Sometimes, people outside of law enforcement fly a TBL flag showing their support for officers. I think this is great and it really does mean a lot to an officer when he/she drives past a house and sees a sign or a flag with a Thin Blue Line. It is a small token of appreciation that just may help that officer push through another hard shift, or through one more heartbreaking call. Officers love knowing that there are still people out there who support them. So yes, fly the flag with pride. It’s certainly appreciated.
Now, there have been of late been those who have misrepresented the Thin Blue Line or used it for their own forms of hate speech. It’s disgusting. It’s unacceptable to the members of the TBL and I for one reject their ideology. They’ve used the symbol as a symbol of hatred and people have seen the negative press. So, should we just rid the nation of the TBL because one group of people used it inappropriately? In a word: negative.
Symbols are used and misused daily. We know of common symbols associated with hate such as swastikas. But nowadays society seems to be jumping on every “hate” bandwagon it can find and is labeling stuff hate speech quicker than some people can even stop using the terms or symbols they deem “wrong.”
The term hate speech is also very subjective. For example, some people see the Christian symbol of a cross as a way to eternal life, but others see it as pure fiction at best or as hypocritical or hateful at worst. The Confederate flag has been thoroughly demonized in recent times and even statues of some of America’s founding fathers have been torn down or burned because they “represent slave ownership.” Recently, conservatives who have the belief, or even the concern, that the 2020 election contained fraud have been labeled domestic terrorists by some in our own government. The OK hand gesture is now condemned and deemed a gesture of the “alt-right” or of “white power” because some moron in a hate group decided to one day use that symbol.
Shoot, think of how many fake “Navy SEALs” disparage the honor of those men and their Trident. Over the last four years, a “MAGA” hat or a Trump flag would get your house or car vandalized, and wearing one puts you at greater risk of being assaulted or called a racist. Ironically, as I was writing this article, a friend of mine sent me a picture of someone vandalizing his Trump flag hanging on his home in Florida. My friend is certainly no racist, nor is he a straight white male; but he was vilified because of one symbol. Not by his actions or even his looks, but by a symbol hanging on his home.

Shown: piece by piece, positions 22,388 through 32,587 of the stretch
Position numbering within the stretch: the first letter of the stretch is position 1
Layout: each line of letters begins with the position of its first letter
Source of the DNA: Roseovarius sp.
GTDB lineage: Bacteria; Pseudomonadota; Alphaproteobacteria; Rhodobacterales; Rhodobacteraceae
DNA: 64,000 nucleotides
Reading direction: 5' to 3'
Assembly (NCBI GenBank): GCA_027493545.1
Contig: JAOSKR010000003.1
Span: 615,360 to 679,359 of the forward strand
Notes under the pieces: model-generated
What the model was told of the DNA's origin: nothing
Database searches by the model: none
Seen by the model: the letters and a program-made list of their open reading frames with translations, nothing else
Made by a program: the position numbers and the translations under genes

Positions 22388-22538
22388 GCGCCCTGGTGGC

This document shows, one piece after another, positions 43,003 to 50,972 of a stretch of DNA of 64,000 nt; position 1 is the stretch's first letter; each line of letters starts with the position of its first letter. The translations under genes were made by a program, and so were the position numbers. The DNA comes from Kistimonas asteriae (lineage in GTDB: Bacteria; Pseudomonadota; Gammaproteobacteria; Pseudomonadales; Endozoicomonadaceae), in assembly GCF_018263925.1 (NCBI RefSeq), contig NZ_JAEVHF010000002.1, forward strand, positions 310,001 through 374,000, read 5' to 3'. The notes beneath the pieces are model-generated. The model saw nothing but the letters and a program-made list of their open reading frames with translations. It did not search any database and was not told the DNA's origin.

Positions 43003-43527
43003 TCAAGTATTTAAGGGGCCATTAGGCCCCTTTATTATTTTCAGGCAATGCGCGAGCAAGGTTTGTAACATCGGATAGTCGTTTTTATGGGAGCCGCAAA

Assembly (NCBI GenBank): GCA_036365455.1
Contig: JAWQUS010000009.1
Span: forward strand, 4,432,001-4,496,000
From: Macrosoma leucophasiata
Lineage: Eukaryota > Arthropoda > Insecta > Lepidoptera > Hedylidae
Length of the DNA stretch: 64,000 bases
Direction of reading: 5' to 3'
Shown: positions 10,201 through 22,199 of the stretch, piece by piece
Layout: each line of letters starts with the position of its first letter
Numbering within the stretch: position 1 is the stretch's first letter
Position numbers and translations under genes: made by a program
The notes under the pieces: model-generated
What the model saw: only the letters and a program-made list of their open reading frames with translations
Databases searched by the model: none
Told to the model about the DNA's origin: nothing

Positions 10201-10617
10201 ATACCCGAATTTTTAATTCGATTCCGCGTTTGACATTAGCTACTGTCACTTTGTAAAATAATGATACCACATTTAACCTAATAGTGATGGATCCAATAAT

My point is that any sign or symbol can be misused or misrepresented by anyone. I’m not giving my opinion about anything I have just listed above. But what I am saying is that one group of people that is criminal, hateful, or racist should not be able to change the true meaning of a symbol, word, or gesture, especially if they aren’t the symbol’s main user. That isn’t logical and it isn’t fair. And it is absolutely stupid.
The “cancel culture” we are seeing now isn’t sustainable. Not for a city and certainly not for a nation. We have to stop allowing people who are on the fringe — of anything — to control the narrative for a symbol, logo, word, or gesture. One city near where I live has just deemed the Thin Blue Line flag “hateful” because someone in Charlottesville, Virginia used the flag at one of the rallies held there four years ago. It was decreed that officers are not allowed to show the TBL flag anywhere in the city. Really? At this rate, one could vilify any symbol they do not like simply by brandishing that symbol/logo/word/gesture in public while engaging in criminal behavior.
People, we have to get some common sense. To understand what a sign, symbol, or gesture really means we need to ask those who are actually its main users. And then if their answer is logical, we need to accept it as the truth.
The Thin Blue Line represents family. It represents safety. It represents solidarity. It represents a local and even global mission. It represents those who have gone to work and never returned home. It represents the spouse and children of a fallen officer. It represents support. It represents law and order.
Someone who stands in the Thin Blue Line stands in that gap for your family’s safety. They do not care about your skin color, religion, gender, or sexual preference. They are what protects the sheep from the wolves. The violent from the peaceful. The good from the evil.
If you are so inclined, thank an officer. Fly a Thin Blue Line flag as a show of support. Thank an officer for what they do even if they have written you a ticket or been a bit less than friendly during your encounter. Ask them how they’re doing. Volunteer at a local department or do a ride-along. It’ll help you better understand just a touch of how it really feels to be a part of the gap between good and evil; to be part of the Thin Blue Line.
Then make your judgment.